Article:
Electric vehicle-maker Tesla (NASDAQ:TSLA) is seeing its stock rally again. Tesla shares have gained more than 40% from their lowest point this year, making a slow comeback after slipping from a record high in January.
The surge since May 19 coincides with a rally in other high-growth tech stocks, but the move in Tesla is much more powerful. The biggest question facing Tesla bulls now is: Is this rally sustainable? It’s certainly hard to predict the next move in Tesla stock, which often thrives on a cult-type following and has been a darling of speculative investors.
Tesla Weekly Chart.
But this time, Tesla bulls are basing their optimism on a blockbuster quarter that they believe the California-based company will report this month.
According to Piper Sandler, which has a $1,200 price target on Tesla, strong production and margins should drive a historic third quarter for the electric vehicle-maker.
Said Piper Sandler’s Alexander Potter in a note earlier this week:
“We think Q3 will be TSLA’s strongest quarter ever, and we are increasing our 2021 estimates accordingly.”
The firm now projects Tesla will deliver 894,000 vehicles in 2021, up from its previous estimate of 846,000. The consensus projection on Wall Street is 800,000, according to FactSet. The firm projects Tesla will earn $1.67 per share in the third quarter, higher than the Wall Street consensus of $1.39.
Risks To Growth Stocks
Similarly, Credit Suisse also reiterated Tesla as a top electric vehicle pick in a note last week, saying the company is best positioned to capitalize on the electric vehicle market.
Its note stated:
“The most obvious beneficiary from a brighter US EV outlook is Tesla, which is the company in our coverage which is best positioned as a winner in an EV world. Simply, with greater consumer acceptance/feasibility of EV, it expands the pool of potential Tesla buyers.”
These bullish predictions about Tesla may prove correct, but in our view, there are still some hurdles in the way for the stock to continue with its current rally. First, the macro environment is becoming more uncertain for growth stocks.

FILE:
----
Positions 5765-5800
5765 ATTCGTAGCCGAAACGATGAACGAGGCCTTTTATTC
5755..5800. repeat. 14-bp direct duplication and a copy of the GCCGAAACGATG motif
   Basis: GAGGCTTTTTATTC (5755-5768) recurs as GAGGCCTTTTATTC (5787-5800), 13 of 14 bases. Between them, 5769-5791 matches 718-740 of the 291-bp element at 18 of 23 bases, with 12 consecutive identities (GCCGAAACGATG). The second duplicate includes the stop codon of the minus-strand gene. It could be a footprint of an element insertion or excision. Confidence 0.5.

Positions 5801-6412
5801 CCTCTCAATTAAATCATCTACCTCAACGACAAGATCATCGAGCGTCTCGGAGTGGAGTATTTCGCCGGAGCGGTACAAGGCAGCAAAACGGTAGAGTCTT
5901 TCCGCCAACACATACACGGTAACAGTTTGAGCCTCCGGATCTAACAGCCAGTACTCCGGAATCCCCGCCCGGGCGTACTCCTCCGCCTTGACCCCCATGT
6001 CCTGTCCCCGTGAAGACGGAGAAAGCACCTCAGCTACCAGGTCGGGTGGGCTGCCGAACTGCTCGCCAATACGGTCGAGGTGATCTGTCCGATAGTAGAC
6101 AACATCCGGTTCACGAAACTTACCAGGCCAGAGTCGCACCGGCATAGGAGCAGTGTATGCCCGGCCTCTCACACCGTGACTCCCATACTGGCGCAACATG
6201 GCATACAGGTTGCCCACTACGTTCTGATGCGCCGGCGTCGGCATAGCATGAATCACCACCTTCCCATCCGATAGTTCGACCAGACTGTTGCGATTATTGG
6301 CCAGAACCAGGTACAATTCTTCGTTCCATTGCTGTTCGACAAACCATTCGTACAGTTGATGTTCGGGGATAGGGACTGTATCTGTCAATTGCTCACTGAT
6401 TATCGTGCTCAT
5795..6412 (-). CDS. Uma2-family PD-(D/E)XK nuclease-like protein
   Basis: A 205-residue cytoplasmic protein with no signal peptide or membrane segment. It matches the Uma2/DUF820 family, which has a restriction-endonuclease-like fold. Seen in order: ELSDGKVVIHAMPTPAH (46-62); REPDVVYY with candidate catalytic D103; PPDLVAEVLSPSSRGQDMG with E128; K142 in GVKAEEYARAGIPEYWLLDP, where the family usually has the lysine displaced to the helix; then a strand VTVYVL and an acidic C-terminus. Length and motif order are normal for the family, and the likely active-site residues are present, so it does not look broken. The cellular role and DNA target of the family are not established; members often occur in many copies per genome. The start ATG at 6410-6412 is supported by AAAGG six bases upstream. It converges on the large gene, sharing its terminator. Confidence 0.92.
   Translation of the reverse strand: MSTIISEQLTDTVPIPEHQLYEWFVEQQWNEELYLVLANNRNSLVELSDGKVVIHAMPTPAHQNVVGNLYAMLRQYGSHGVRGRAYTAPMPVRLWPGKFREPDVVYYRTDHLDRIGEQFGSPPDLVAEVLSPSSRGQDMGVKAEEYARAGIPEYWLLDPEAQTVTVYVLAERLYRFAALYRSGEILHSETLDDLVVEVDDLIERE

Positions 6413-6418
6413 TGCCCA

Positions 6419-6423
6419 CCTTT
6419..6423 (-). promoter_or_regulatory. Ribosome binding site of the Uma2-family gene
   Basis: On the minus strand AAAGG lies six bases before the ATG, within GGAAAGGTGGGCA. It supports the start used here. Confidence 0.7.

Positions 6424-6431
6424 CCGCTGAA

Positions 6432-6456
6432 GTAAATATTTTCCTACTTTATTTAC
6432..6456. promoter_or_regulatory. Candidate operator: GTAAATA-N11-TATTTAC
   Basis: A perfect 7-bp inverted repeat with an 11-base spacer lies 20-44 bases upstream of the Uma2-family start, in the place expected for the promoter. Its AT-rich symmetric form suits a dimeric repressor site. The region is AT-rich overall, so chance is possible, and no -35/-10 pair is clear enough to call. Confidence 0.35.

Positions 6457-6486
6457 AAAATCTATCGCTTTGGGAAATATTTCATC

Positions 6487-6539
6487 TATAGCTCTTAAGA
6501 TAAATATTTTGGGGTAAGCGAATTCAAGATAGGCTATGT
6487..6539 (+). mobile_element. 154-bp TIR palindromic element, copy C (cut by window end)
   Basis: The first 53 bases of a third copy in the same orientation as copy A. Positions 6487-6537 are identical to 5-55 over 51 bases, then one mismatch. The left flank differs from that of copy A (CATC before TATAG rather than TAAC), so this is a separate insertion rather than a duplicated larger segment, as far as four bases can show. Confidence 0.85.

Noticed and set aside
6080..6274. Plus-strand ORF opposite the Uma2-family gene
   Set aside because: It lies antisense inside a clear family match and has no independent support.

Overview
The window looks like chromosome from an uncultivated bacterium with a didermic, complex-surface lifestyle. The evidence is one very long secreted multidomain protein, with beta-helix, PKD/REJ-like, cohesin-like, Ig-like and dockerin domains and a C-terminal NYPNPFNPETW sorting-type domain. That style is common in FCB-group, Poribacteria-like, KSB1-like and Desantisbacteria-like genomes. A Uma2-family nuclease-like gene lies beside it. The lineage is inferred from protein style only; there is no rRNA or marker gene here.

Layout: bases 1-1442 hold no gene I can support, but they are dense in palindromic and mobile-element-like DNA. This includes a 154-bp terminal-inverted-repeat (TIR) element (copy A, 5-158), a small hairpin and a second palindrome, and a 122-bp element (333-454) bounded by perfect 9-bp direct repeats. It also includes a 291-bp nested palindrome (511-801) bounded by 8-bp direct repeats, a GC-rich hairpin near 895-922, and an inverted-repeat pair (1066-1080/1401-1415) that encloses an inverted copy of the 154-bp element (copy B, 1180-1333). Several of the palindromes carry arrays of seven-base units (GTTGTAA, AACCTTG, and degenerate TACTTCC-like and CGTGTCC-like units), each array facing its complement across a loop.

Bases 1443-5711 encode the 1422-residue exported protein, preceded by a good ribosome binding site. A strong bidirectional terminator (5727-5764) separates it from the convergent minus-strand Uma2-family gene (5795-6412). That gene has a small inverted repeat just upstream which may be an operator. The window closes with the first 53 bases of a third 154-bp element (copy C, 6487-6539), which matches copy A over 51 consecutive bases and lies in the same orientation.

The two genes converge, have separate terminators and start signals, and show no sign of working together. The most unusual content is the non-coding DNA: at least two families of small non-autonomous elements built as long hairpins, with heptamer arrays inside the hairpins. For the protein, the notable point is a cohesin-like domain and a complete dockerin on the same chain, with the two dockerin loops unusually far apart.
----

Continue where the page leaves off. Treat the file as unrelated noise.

Since the Federal Reserve signalled last week a move to taper pandemic stimulus, Treasury yields have jumped and sent a shockwave through growth shares. Many analysts believe that surging inflation and supply shortages are dragging the world economy into stagflation, which could hit overvalued stocks like Tesla.
The company is already struggling to bring its latest models to the market due to pronounced chip shortages. During its last earnings call, Tesla told investors the company’s future pace of growth won’t be able to escape the ongoing supply-chain challenges.
Tesla again delayed its semi-trailer truck—already two years late. The vehicle’s first deliveries are now slated for 2022. The company attributed the delay to supply-chain issues and limited battery-cell supply, as well as its focus on getting new factories online. The company’s plans for its first pickup truck, once expected to go to customers as early as this year, are also being affected by parts issues, said Chief Executive Elon Musk on an earnings call. No revised delivery date was given.
Tesla’s valuation is another matter of concern and a major source of friction among Wall Street’s top analysts. Some argue that Tesla is a highly overpriced stock and the company has no room to make an error when its stock is priced for perfection.
Tesla stock’s slow and gradual move since May shows investors’ strong belief that the company will continue to improve margins, helped by the surging demand for its EVs. That optimism, however, ignores the current threats to growth stocks and lingering effects of supply shortages that car manufacturers are facing.